What size of a generator do I need for my home appliances is a common question people ask themselves before purchasing a generator. Generators have become popular because they help ensure there is power when the electricity goes out, and one doesn't have to put their life on hold. However, purchasing a generator is a significant investment, and it's not done often, so there is a lot of confusion on which brand and size are the best.
Generator under-sizing is one of the common mistakes most buyers make, and most people don't know the risks it involves. Not only does under-sizing have risks of damaging your generator, but it can also damage other appliances connected to it, creating hazardous situations for your home or business.
The answer to what size generator I need to power outage depends on the house size and the number of appliances you want to run in the house. This best option is to consult an electrician to assess your specific power needs, but if to choose to do it yourself, we have included some guidelines and steps below.
What Does Generator Size Mean?
Generally, the word size can refer to different measurements, and so when talking about generator size, it's important to know what you are talking about. For generator size, it's not about the physical size, but it refers to how much electrical power a generator can supply and is measured in Watts (W) or Kilowatts (kW).
Getting the right generator size for your needs is important to avoid costly mistakes. However, getting too small a size means you may not have adequate voltage to power your appliances properly. This can damage your appliances, including the generator, resulting in costly repairs and sometimes replacements.
Alternatively, if you opt for a big generator, you will waste money by overpaying for the unit and operation costs unnecessarily. To figure out the best generator size for your needs, you should follow the steps below.
How to Find the Size Generator You Need
To figure out the size generator, you need to power outages. You will need to add up the total wattage of all the appliances you want your generator to power simultaneously and the highest-powered appliance. You should follow these simple steps.
1. Make a List
List all the appliances you want to power in power outages, and the priority differs for everyone depending on where they live. For example, some people will make air conditioners and a refrigerator a high priority, including your smartphone charging station.
Whether you are shopping for a generator for your essentials or the whole house coverage, it's important to make a thorough list to ensure nothing is left out.
2. Determine the Wattage Needed
Next, you should figure out how much each light fixture or appliance will need. Most appliances have this information or a sticker found near where the service information and serial number are indicated.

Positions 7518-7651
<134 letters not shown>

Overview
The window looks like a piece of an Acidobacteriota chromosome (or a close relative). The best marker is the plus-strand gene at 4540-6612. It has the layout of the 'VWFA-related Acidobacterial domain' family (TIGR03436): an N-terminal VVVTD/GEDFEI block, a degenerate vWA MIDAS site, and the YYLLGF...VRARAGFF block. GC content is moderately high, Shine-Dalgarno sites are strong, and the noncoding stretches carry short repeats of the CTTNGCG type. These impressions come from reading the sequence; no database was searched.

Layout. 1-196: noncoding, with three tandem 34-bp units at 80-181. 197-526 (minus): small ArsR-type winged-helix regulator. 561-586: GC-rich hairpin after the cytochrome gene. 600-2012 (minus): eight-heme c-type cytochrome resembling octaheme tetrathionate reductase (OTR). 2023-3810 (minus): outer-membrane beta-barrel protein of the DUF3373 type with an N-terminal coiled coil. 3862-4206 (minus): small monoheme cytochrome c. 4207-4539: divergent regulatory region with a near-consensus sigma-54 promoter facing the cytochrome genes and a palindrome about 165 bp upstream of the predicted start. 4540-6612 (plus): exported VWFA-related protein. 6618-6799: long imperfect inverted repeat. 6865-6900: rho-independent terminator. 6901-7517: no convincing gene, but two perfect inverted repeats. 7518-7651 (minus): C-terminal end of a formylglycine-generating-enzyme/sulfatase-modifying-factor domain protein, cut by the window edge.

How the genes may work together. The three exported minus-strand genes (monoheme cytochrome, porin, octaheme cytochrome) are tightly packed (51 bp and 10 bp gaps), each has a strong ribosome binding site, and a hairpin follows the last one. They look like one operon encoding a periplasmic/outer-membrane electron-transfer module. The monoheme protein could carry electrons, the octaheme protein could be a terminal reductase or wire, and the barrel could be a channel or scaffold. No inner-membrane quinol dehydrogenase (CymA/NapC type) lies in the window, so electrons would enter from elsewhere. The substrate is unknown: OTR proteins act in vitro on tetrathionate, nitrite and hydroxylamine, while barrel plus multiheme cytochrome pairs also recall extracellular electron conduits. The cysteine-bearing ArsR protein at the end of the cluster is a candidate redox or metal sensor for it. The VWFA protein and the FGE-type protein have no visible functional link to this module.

In addition, you can find exact wattage details of appliances on the US Department of Energy's Energy Saver website and a useful energy use generator wattage calculator. However, keep in mind that the generator calculator tool only offers a sample value, and it's better to refer to your specific appliance for the exact estimate.
The general wattage calculator is meant to give you a solid starting point to calculate your backup power needs. It will give both the running watts and starting watts you need in your generator to power all your appliances and electronics.
The calculator assumes you will start your appliance with the highest starting watts last than starting all your appliances simultaneously. Ensure you use a wattage calculator from a reliable source as there are many sources out there.
Now that the difficult work is done, it's time to add the wattage of all your appliances on the list and find the total wattage needed. Next is to determine the base level generator you will need from that number.
3. Consider Weight
We can now talk about the actual size of the generators as it is related to the weight, where the larger the generator, the heavier it will be. However, the size doesn't mean that a heavier is more powerful than a smaller generator.
The market has lightweight yet powerful generators, making maintenance an easy task but keep in mind that they come at a high price tag. Therefore, don't dismiss the larger and heavier ones since these large models may include wheels and a discount, so choose one according to your needs.
4. Consider the Fuel Type and Generator Run Time
Most generators usually run on either propane or gasoline, and therefore you will need to check on the efficiency of different generators that meet your wattage requirements. Again, as with cars or other engines, you will need to pick the most run-time per gallon of fuel.
Additional considerations will include a good warranty length, a high-end rectifier to achieve smooth energy and the engine type (2-stroke engines vs. 4-stroke engines).
5. Consider Noise
For an average generator, it's important to consider noise pollution and observe the noise rating in decibels when you consider the generator size. The lower the noise rating, the quieter your generator will be.
How to Find the Starting & Running Wattage
Finding the right starting and running wattage of the devices, you plan to power is important for calculating the exact power requirements. You will normally find these in the identification plate, the buyer's kit, owner's manual of each appliance, tool, electronic device or any electric tools.
The starting wattage, also called the surge wattage, is an appliance that needs to start up. It is usually two to three times higher than the running wattage, which is how many watts an appliance needs to run constantly.
Ampere - Watt Conversion
Watts (W) and Amperes (A) are different units used to calculate power where any device will have its energy consumption listed on the label, which could be in amps or watts.
You may find the power requirements of electric tools stated in amperes, and you can easily convert them into watts. To convert the power requirements of a tool from ampere to watts, you can use the following formula:
For Resistive loads (the most common type):
Wattage = amperes x volts
For Reactive Loads:
Wattage = amperes x volts x load factor
The load factor is explained as the ratio of your electric energy consumption in kilowatt-hours to your peak demand in kilowatts. You will calculate it by using your utility bill for data and using the following formula: